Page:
Most sellers will tell you if a home has a septic tank, because septic tanks require periodic servicing. If you had the property surveyed, the septic tank will be shown on the survey.
If you have just bought a home, you may not know whether it has a septic tank or is connected to a sewer system. Both systems dispose of wastewater from your home, but the septic system is an individual unit that belongs to you as the homeowner and is your sole responsibility. A sewer system is owned by your local government and connects all the homes in your area. Sewer systems are normally connected with community water systems.
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Inspect your property carefully. Some septic tanks, especially if you live in a mobile home, are easy to spot because they are accompanied by a large, rectangular or cylindrical lump of earth that covers the drain field. If you can clearly see a single, unnatural-looking hill fairly close to your home, a septic tank is likely to be there.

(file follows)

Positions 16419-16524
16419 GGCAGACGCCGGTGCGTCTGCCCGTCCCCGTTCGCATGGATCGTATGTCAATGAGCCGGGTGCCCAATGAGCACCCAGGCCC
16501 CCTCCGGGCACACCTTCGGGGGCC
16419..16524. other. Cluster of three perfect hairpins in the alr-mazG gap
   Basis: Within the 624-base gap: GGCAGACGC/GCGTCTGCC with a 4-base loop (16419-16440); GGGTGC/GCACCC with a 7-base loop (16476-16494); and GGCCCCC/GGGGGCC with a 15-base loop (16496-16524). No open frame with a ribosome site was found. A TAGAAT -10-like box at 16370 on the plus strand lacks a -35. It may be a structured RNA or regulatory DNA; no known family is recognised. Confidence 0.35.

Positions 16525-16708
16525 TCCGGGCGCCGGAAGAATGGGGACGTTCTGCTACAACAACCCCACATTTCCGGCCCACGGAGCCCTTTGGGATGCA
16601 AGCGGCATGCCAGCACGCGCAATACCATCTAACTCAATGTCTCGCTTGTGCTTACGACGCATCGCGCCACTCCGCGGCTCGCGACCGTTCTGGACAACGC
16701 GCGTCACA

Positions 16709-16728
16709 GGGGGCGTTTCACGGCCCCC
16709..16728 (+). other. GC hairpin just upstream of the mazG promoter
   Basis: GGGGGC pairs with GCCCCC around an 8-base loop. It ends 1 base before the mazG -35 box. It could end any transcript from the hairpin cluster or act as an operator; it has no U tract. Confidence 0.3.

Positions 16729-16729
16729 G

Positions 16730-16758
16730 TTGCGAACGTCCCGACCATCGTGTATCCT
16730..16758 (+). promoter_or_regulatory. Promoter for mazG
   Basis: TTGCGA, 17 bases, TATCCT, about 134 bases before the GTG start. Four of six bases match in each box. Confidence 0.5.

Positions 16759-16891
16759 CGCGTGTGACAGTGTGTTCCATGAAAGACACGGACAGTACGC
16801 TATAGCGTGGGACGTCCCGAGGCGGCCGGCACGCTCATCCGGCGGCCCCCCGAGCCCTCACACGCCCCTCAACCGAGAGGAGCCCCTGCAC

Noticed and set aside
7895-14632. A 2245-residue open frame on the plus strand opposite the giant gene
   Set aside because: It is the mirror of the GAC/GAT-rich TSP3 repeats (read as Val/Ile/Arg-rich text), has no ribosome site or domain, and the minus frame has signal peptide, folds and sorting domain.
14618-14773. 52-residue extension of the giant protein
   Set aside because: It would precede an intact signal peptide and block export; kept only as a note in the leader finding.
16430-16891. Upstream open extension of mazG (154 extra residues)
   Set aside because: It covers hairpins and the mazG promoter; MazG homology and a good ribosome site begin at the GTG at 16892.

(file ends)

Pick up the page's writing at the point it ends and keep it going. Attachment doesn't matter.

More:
Consider the location of your home. Sewer systems are not cheap, and the area has to have enough homes to support the system's maintenance. If you are in a subdivision or busy neighborhood, you're probably on a sewer system. If yours is the only home or one of a handful of homes in a rural area where each property consists of several acres, you are more likely to have a septic system.
Check your bills. Sewer systems are not free, so if your house is attached to a community sewer system, you can expect to be getting bills from it. Check your garbage or water bill for sewer fees if the sewer system is not billing independently. You will not receive a bill for your septic tank. If in doubt, call your local sewer and/or water management agency and ask whether your address is connected to a sewer system.
Get a copy of the records for your property from your municipal government. The blueprints, building permits and property records for your home will show whether the structure has a septic tank or has ever had a septic tank.